5. ASPECTS OF SECURITY PRACTICE Secure Application Design Secure Application Implementation

    Secure Infrastructure Design Secure Infrastructure Deployment Secure System Operation 5
  6. SECURITY DESIGN PRINCIPLES What is a “principle” ? a fundamental

    truth or proposition serving as the foundation for belief or action [OED] We define a security design principle as …. a declarative statement made with the intention of guiding security design decisions in order to meet the goals of a system 6
  7. SECURITY DESIGN PRINCIPLES • There are many sets of security

    design principles • Viega & McGraw (10), OWASP (10), NIST (33), NCSC (44), Cliff Berg’s set (185) … • Many similarities between them at fundamental level • I have distilled 10 key principles as a basic set • these are brief summaries for slide presentation • www.viewpoints-and-perspectives.info 7
  8. TEN KEY SECURITY PRINCIPLES • Assign the least privilege possible

    • Separate responsibilities • Trust cautiously • Simplest solution possible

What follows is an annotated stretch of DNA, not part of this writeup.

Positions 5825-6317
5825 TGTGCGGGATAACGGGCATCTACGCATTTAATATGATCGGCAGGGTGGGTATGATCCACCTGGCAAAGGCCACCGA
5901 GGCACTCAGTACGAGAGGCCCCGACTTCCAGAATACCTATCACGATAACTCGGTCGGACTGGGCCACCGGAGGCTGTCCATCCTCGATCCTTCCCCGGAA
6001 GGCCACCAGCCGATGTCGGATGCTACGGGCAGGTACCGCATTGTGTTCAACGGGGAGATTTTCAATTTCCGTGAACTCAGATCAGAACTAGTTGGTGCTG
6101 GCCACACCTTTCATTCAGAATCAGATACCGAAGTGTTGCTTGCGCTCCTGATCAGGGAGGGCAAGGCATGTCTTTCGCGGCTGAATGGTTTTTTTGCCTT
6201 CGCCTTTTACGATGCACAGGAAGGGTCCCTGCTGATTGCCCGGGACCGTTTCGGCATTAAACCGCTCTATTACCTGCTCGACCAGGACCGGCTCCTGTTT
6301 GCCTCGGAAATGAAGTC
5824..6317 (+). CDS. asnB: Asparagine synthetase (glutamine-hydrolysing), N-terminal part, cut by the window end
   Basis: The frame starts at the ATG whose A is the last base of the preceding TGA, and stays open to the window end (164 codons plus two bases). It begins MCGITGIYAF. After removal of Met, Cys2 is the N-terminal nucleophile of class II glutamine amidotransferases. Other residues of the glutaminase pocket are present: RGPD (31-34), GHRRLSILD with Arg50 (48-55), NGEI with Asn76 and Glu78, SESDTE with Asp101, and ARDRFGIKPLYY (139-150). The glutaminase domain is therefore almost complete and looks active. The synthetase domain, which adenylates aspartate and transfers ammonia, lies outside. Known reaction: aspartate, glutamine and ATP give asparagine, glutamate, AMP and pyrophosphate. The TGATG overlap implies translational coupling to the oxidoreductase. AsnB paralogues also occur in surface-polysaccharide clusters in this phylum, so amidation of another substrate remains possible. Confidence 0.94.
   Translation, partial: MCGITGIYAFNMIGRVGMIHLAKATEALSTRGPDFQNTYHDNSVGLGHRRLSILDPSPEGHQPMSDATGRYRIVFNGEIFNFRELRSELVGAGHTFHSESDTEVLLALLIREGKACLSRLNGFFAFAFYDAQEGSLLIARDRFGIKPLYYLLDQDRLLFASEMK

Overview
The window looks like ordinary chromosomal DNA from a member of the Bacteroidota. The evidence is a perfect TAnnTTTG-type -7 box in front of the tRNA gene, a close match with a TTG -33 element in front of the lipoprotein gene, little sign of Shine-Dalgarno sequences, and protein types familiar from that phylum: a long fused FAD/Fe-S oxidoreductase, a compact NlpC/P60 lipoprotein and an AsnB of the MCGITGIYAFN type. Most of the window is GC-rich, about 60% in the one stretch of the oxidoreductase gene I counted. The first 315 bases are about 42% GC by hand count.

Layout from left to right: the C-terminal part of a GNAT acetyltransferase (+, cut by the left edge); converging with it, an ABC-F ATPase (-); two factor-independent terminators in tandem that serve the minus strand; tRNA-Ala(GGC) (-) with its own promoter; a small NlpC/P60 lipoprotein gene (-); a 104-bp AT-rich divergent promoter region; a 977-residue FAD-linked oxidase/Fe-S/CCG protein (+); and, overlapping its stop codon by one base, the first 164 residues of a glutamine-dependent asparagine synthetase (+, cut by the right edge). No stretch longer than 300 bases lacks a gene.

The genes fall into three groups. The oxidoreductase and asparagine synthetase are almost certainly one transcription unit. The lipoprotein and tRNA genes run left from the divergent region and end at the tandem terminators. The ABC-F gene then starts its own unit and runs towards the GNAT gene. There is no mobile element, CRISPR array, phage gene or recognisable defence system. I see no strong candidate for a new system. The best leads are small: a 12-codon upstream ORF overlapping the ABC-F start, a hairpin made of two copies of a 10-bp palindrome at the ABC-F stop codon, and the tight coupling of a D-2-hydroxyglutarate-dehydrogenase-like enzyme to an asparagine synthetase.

• Audit sensitive events • Fail securely & use secure defaults • Never rely upon obscurity • Implement defence in depth • Never invent security technology • Find the weakest link 9
  9. LEAST PRIVILEGE Why? Broad privileges allow malicious or accidental access

    to protected resources Principle Limit privileges to the minimum for the context Tradeoff Less convenient, less efficient, more complexity Example Run server processes as their own users with exactly the set of privileges they require 10
  10. SEPARATE RESPONSIBILITIES Why? Achieve control and accountability, limit the impact

    of successful attacks, make attacks less attractive Principle Separate and compartmentalise responsibilities and privileges Tradeoff Development and testing costs, operational complexity, troubleshooting more difficult Example “Payments” module administrators have no access to or control over “Orders” module features 11
  11. TRUST CAUTIOUSLY Why? Many security problems caused by inserting malicious